Harry shook his head and returned to the topic. "Right. I used a spell Hermione taught me that analyzes handwriting. The person who wrote this document was called Chester Flutefog. But he transferred to the Brazilian Ministry five years ago, apparently right after your money went into Ambrosius Holdings. He can't be reached. And I can't track down anyone else who was associated with the transaction."

Malfoy cursed weakly and bowed his head. "Why come here, then?" he demanded. "If you can't get us revenge—"

"I didn't say I could get you revenge," said Harry. "I think I might be able to get your properties and Galleons back. I would have assumed you'd want that more."

Malfoy blinked at him, then said, "Go on."

"Hector Ambrosius died two years ago," Harry said briskly. "Since then, his widow's made a fortune of her own breeding house-elves. Ambrosius Holdings barely exists anymore, and it's shut down most of the former outposts it established—which I suspect used your homes and properties. I think there's a chance I might be able to talk Mrs. Ambrosius into giving back your properties, and probably a good portion of your Galleons, if I smile charmingly enough."

Malfoy threw back his head and began to laugh. His voice sounded like a sob at the end of it. Harry frowned and pushed his glasses up his nose. This wasn't how it was supposed to go. Malfoy was supposed to be grateful and all but fall at his feet.

"You didn't bother to look up the first name of Hector Ambrosius's widow, I reckon?" Malfoy was mopping at the tears on his face. He hiccoughed and shook his head. "She was Pansy Parkinson before she married him, Potter. Now tell me why you think Pansy Parkinson would be at all willing to talk to you, to give us back our property, or basically to do anything that doesn't benefit her, her little son, or her immediate family."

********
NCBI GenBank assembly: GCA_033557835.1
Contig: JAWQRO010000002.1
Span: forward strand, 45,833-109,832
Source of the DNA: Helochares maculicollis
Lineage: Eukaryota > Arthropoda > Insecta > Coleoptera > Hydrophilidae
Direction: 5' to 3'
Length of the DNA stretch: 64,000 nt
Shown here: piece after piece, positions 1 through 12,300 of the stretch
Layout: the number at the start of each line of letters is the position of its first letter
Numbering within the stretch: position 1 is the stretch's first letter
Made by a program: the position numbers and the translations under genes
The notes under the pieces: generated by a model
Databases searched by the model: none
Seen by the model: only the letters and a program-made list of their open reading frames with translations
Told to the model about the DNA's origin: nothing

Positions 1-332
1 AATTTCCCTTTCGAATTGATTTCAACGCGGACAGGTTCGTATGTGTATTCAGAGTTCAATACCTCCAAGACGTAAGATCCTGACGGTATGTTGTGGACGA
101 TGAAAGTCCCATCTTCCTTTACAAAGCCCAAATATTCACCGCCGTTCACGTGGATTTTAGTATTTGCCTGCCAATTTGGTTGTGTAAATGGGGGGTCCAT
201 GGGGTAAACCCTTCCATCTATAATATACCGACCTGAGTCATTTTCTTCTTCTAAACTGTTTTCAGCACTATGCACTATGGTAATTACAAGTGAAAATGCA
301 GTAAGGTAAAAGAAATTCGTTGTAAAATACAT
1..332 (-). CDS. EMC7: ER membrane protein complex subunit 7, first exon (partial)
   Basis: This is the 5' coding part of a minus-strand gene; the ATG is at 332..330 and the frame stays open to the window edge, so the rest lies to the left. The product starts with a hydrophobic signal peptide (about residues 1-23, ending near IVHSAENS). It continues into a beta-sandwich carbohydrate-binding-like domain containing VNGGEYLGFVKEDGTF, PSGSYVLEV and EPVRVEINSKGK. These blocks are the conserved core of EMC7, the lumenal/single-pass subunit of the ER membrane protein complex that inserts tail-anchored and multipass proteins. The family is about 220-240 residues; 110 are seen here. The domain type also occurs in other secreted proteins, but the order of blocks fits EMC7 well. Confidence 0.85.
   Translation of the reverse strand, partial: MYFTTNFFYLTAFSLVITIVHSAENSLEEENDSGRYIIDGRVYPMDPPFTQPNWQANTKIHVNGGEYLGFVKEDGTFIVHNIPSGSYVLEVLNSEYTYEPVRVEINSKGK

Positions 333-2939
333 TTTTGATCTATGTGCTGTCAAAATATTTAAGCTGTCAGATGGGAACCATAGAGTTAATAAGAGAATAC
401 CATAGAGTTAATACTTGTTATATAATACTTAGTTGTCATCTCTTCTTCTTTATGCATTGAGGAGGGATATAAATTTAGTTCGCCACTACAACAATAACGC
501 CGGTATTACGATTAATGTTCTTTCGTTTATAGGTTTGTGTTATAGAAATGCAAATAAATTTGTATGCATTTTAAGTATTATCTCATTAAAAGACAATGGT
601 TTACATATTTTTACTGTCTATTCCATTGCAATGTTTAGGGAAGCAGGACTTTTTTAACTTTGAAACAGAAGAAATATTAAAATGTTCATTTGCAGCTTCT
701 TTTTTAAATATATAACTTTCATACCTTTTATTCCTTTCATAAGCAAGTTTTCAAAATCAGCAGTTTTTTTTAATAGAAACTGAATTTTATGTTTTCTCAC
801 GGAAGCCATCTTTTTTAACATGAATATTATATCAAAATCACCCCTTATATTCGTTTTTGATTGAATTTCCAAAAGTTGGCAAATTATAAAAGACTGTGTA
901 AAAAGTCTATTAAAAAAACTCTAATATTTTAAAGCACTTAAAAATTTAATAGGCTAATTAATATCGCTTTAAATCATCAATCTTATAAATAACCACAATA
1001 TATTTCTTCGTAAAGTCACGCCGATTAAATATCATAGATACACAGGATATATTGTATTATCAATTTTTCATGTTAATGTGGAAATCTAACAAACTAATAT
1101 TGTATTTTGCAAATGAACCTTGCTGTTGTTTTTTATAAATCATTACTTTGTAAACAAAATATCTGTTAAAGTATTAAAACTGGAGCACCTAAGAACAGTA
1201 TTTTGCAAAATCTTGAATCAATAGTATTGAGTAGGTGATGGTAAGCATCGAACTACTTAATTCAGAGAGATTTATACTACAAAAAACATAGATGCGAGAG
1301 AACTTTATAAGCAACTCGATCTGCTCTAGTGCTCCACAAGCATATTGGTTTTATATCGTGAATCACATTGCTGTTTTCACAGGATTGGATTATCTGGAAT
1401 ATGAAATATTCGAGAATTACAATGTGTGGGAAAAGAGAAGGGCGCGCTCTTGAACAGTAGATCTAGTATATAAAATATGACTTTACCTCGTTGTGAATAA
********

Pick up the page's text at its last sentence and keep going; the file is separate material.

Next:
Harry licked his lips. It was true he hadn't bothered looking up the name of the widow; all he'd really known was that Hector Ambrosius had married a witch much younger than himself, and she was in sole control of the current money and property. "Er. Didn't she have a crush on you, in Hogwarts?"

"She never got over my rejecting her in sixth year," Malfoy said. His fingers writhed over each other like worms. "She'll take every chance to hurt me." His breath was practically squeaking out his lips now. "It's worse to know this now than never to have known who robbed us in the first place."

He started to stand, but Harry blocked his exit, shaking his head. He hadn't realized how much he would have to make the Malfoy cause his own, but he'd do it. It was still better than sitting around the office and teasing Ron. "Stop it, Malfoy. It is not. It's true that she probably wouldn't listen to you. But I might be able to offer her something."

Malfoy stared at him a moment, then snorted. "Believe it or not, Potter, there are some people in the world who don't want to fuck the Savior."

Harry laughed. "There would actually be a problem if she wanted that, since I tend to prefer men these days."

Once again Malfoy disappointed him. He narrowed his eyes, and lightly flushed, but said nothing at all, instead of exploding into a rant about how unnatural Harry was and how he should get the fuck out of his house.

Disappointment or not, Harry had started this, and he was going to finish it. "Let me talk to her," he said. "So she might not give me anything on the first try. Maybe she'll eventually get tired of my always coming around and agree to give you a pittance." He paused a moment, then added, "How could you not have known that Ambrosius Holdings owned Malfoy Manor?"

"We were forbidden from going within a mile of any of the houses we'd owned, and apparently the Daily Prophet only saw fit to report the new names they'd given the Manor and the others," Malfoy muttered. He was staring at Harry's face as if fascinated. "Why are you doing this, Potter? The truth."

"I'm not tired of having you owe me yet," Harry said. "And I'm bored."

Malfoy sneered. "So we're just a diversion."

"Got it in one." Harry leaned back a little and cocked his head. "So. What about it? Should I go talk to Parkinson—er, Ambrosius, or not?"

Malfoy agreed, of course. He didn't have a choice. And Harry was warm with anticipation all the way home.